Rehab at the Wildlife Preserve

It has been a real pleasure utilizing our new facility, which is filled with unique and exciting features that allow us to provide excellent care for injured and orphaned wildlife.

Check it out: in-floor heating and advanced lighting that can be individually controlled for each animal care room. Lighting is fade-adjustable to create sunset/sunrise-like transitions.

There is a water source in every enclosure. The most exciting feature is the eight video cameras strategically located for monitoring our resident rehab animals.

Not only we can see our residents in real time, but we can also monitor their activity 24/7 simply by checking the video recording for the past two weeks.

The four inside cameras have infrared capabilities for observing animal health and behaviour during the night without the need for human contact.

Over the past few months, we have learned a lot just by observing the animals’ social interactions, feeding habits and preferences, and monitoring their daily activities.

We’ve confirmed a few interesting facts, such as the night vision of the sandhill crane that was brought to YWP after being left behind during fall migration.

We have learned a lot about this crane since he arrived. Apparently—despite all logic, knowledge and research—this particular bird prefers to feed on fish rather than grain and insects!

Not only that, he likes each piece to be freshly rinsed before he eats it. He takes it to the artificial pond in his enclosure, rinses it and shakes off the excess water. Only then is it good to go!

He spends hours weeding his brome-grass planters and digging roots from the willow patch. He flies around his 2,800 cubic-foot room and enjoys chatting with his imaginary friends in the reflection of two mirrors.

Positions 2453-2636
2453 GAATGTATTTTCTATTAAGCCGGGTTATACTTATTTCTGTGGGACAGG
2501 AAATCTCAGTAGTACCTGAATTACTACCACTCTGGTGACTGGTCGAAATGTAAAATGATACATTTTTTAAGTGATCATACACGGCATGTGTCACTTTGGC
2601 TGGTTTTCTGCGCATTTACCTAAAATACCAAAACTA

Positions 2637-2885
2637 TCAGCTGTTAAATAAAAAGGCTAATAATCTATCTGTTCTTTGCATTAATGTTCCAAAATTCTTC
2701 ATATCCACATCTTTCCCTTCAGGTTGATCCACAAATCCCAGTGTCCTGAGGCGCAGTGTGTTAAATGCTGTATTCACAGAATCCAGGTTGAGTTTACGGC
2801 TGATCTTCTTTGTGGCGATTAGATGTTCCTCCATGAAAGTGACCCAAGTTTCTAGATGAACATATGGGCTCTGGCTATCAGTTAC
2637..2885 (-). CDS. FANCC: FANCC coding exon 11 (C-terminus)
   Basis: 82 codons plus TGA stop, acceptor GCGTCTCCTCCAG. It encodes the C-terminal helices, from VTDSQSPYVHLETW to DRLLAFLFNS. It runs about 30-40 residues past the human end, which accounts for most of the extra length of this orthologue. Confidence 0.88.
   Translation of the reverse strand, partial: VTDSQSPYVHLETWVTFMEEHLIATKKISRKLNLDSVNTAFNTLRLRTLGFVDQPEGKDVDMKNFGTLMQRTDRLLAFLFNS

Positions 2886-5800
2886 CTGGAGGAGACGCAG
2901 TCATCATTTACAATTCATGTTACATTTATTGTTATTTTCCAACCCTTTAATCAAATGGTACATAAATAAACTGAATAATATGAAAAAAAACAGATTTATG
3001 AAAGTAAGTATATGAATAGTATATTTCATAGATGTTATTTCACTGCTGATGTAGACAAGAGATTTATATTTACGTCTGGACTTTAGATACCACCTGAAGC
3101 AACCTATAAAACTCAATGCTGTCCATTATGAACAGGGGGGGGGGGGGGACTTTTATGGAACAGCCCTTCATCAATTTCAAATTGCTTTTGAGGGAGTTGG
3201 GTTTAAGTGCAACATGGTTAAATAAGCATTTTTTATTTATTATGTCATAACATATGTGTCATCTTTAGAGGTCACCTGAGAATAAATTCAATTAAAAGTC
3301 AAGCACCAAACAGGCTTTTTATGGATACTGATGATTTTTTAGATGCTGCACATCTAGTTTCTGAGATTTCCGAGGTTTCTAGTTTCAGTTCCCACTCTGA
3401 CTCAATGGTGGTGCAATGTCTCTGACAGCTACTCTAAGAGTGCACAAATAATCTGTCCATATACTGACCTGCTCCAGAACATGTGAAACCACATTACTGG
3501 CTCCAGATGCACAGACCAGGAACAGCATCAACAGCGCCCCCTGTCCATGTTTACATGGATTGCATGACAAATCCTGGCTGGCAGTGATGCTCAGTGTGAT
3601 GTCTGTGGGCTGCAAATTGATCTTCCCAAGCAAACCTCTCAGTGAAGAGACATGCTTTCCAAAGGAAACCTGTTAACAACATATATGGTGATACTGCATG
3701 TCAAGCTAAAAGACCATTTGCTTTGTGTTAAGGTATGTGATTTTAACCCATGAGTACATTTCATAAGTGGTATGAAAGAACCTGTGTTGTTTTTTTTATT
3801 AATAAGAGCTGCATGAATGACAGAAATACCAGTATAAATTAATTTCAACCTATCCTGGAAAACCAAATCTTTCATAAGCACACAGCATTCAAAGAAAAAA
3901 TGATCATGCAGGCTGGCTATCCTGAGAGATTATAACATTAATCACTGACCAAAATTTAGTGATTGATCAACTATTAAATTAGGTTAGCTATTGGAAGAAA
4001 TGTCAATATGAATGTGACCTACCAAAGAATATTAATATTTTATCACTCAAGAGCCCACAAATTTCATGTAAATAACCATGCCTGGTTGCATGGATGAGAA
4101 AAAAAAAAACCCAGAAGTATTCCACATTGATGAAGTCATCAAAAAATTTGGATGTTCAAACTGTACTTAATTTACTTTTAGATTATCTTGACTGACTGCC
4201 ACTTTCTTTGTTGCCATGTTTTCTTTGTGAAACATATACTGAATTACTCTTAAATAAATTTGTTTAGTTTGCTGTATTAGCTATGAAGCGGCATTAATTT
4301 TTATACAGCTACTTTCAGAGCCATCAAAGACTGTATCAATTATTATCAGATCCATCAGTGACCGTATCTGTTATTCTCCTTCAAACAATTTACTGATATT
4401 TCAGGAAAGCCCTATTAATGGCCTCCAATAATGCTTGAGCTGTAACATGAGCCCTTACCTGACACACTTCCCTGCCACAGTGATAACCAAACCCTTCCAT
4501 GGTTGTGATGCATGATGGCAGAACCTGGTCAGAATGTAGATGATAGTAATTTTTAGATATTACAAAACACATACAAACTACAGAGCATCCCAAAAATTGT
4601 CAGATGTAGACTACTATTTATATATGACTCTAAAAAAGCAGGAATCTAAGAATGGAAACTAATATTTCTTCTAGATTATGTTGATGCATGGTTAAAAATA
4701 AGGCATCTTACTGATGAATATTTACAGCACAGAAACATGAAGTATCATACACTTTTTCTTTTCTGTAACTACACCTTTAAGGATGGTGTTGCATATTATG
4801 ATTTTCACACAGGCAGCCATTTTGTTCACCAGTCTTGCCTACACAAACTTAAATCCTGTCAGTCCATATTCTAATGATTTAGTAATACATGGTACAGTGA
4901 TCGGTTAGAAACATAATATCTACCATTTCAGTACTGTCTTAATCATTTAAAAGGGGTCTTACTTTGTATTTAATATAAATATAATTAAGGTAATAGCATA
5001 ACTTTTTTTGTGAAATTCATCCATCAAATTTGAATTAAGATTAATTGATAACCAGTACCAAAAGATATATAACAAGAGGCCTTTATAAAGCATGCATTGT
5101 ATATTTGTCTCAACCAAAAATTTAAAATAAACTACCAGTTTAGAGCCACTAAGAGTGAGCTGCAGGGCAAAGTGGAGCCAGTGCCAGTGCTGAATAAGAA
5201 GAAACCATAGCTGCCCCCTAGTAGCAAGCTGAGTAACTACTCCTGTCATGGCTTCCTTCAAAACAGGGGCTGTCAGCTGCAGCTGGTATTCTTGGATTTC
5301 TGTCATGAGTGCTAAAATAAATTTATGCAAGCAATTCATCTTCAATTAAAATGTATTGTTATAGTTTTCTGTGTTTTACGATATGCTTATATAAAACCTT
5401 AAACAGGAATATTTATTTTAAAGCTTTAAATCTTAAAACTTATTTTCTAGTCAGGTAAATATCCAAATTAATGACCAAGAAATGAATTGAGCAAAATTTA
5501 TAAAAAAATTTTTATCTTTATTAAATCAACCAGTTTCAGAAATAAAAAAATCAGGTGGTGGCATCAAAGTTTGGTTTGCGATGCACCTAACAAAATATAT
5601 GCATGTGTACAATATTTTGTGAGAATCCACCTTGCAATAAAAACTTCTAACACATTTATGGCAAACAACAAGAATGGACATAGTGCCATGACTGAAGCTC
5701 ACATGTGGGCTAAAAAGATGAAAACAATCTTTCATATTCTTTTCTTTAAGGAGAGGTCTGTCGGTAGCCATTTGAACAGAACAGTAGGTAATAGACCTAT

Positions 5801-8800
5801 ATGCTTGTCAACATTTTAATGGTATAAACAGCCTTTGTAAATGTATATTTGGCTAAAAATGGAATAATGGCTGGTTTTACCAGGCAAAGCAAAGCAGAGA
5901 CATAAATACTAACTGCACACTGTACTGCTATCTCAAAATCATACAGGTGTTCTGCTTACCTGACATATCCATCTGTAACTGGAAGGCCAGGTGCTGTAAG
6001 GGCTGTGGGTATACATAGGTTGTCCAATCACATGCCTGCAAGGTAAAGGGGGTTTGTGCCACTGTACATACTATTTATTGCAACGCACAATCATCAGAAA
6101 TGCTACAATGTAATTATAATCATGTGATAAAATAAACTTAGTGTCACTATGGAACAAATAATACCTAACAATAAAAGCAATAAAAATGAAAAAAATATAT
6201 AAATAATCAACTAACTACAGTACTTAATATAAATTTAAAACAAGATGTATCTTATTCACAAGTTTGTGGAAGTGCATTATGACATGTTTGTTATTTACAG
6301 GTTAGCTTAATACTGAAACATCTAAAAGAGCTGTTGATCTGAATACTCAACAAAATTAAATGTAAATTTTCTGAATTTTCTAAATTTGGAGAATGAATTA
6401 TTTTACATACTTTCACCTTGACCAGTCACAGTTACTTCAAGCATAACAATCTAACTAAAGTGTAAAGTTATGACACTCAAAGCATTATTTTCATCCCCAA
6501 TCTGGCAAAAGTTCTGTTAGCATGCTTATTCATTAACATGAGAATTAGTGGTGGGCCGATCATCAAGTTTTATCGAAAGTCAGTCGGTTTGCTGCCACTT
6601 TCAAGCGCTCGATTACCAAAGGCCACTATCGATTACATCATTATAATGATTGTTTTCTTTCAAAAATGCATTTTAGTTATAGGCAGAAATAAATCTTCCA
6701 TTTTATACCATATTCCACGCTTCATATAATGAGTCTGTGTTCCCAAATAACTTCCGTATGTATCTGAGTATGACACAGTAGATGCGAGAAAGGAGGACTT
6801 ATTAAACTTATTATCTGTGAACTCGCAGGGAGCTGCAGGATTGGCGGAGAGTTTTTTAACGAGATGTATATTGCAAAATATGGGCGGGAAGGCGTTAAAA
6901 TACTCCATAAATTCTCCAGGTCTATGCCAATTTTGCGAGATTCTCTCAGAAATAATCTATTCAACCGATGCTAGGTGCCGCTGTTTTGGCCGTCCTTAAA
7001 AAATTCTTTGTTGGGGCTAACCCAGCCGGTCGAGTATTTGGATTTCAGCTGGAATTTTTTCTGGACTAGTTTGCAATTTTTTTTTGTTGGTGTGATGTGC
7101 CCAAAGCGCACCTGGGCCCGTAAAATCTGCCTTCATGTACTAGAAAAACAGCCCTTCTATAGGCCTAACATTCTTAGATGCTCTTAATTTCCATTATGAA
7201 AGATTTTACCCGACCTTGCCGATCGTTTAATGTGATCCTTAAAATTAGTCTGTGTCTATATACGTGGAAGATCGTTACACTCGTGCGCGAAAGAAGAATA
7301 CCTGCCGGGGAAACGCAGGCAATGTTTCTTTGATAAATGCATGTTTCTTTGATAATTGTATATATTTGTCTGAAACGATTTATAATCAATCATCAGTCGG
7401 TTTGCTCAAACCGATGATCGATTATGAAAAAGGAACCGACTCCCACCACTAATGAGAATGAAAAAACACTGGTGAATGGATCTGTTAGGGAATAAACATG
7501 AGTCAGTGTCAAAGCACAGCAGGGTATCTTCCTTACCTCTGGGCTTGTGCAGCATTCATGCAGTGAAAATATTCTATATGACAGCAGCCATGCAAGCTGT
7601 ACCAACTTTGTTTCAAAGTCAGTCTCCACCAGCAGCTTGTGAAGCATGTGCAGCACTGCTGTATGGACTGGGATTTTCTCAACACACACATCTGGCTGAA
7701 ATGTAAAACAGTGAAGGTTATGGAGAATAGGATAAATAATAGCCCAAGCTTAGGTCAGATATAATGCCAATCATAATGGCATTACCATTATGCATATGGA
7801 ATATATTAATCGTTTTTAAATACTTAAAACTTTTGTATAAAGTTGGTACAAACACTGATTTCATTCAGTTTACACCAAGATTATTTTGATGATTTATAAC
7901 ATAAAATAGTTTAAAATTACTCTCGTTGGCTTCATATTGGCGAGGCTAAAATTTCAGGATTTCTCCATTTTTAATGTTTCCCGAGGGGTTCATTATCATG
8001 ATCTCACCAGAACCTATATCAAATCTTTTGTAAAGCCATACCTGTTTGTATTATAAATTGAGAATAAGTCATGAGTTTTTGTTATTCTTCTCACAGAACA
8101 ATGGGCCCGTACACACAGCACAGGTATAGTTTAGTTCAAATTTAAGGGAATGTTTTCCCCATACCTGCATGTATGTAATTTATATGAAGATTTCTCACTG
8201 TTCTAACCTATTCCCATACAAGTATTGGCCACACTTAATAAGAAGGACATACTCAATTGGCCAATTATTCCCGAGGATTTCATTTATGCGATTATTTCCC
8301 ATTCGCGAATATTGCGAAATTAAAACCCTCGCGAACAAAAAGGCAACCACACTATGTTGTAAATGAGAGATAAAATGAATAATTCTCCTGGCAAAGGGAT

Ninja, the short-eared owl, shortly after coming to the rehab centre last year PHOTO: Rick Massie – Volunteer Cara Worden with Ninja Credit PHOTO: courtesy of Yukon Wildlife Preserve

In the spring he will be transported to Faro and released during the migration of sandhill cranes through the area. We thank the Canadian Wildlife Service for helping us get our special permit to house and care for migratory birds.

Speaking of thanks, we would also like to acknowledge Icy Waters Arctic Char Ltd., for donating a never-ending supply of surplus char for our birds in rehab. The Canada lynx and arctic fox have also been really enjoying this fresh treat.

Other animals we are presently caring for include a mallard duck who also missed his migration and will be released in the spring, and a great horned owl who suffered a bad break in his wing, but has healed enough to fend for himself and will also be released in the spring.

We have two permanent guests who will be staying with us, as they have both suffered severe wing injury and are unable to survive in the wild.

Volunteer Cara Worden has been working with Ninja, our resident short-eared owl, and is now able to have her perching on her wrist as well as transporting her on and off the tree, chair, etc.

Ninja also allows animal care assistant Daniel Jolkowski and me to work with her. Even our executive director, Greg Meredith, has had her perched on his hand.

Our hope is that Ninja will become comfortable enough around new people to enjoy participating inour various interpretive, school and nature camp programs.

The other permanent resident in our rehabilitation collection is an immature bald eagle who also suffered complex trauma to one of his wings.

Like the YWP staff, I am sure he is anxiously awaiting the completion of our large flight pen, so that he can have enough space to fully explore his huge wingspan.

Once accommodated in the large flight enclosure, he will be visible to all our visitors, and we will all be able to watch him and gauge his flying abilities.

Since its completion last April, the WRRC has hosted a large number of visitors of various Yukon wildlife species. Although not all could be saved, most of our visiting animals healed successfully and have been released back into the wild.

Please remember, not all animals that appear to be in distress actually need help, especially youngsters that could just be undergoing a normal stage of their development.

If you do come across an orphaned, distressed or deceased wild animal, your first call should be to the Yukon Conservation Officer Services T.I.P.P. line (1-800-661-0525).

They will advise you as to your next steps in assisting the animal in distress. Other helpful hints are at and at

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